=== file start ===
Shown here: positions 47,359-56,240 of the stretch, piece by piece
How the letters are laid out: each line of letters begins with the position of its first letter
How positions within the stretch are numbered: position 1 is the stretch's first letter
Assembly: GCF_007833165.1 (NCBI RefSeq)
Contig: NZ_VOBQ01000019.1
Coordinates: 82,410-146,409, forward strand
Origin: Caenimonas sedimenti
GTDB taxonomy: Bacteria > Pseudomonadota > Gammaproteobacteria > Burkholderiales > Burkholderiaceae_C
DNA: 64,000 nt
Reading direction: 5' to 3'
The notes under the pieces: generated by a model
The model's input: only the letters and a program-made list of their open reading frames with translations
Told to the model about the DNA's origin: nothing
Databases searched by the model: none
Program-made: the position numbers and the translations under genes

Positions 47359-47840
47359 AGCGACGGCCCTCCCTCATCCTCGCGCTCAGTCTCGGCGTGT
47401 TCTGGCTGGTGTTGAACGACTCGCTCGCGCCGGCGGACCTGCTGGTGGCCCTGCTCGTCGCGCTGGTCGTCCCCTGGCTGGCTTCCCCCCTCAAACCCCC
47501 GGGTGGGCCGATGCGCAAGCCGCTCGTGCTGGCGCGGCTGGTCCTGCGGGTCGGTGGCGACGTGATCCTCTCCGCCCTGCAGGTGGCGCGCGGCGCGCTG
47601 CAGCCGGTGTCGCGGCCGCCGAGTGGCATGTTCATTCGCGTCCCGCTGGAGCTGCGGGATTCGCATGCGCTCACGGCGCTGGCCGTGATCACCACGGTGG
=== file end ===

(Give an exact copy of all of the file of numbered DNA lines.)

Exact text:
Shown here: positions 47,359-56,240 of the stretch, piece by piece
How the letters are laid out: each line of letters begins with the position of its first letter
How positions within the stretch are numbered: position 1 is the stretch's first letter
Assembly: GCF_007833165.1 (NCBI RefSeq)
Contig: NZ_VOBQ01000019.1
Coordinates: 82,410-146,409, forward strand
Origin: Caenimonas sedimenti
GTDB taxonomy: Bacteria > Pseudomonadota > Gammaproteobacteria > Burkholderiales > Burkholderiaceae_C
DNA: 64,000 nt
Reading direction: 5' to 3'
The notes under the pieces: generated by a model
The model's input: only the letters and a program-made list of their open reading frames with translations
Told to the model about the DNA's origin: nothing
Databases searched by the model: none
Program-made: the position numbers and the translations under genes

Positions 47359-47840
47359 AGCGACGGCCCTCCCTCATCCTCGCGCTCAGTCTCGGCGTGT
47401 TCTGGCTGGTGTTGAACGACTCGCTCGCGCCGGCGGACCTGCTGGTGGCCCTGCTCGTCGCGCTGGTCGTCCCCTGGCTGGCTTCCCCCCTCAAACCCCC
47501 GGGTGGGCCGATGCGCAAGCCGCTCGTGCTGGCGCGGCTGGTCCTGCGGGTCGGTGGCGACGTGATCCTCTCCGCCCTGCAGGTGGCGCGCGGCGCGCTG
47601 CAGCCGGTGTCGCGGCCGCCGAGTGGCATGTTCATTCGCGTCCCGCTGGAGCTGCGGGATTCGCATGCGCTCACGGCGCTGGCCGTGATCACCACGGTGG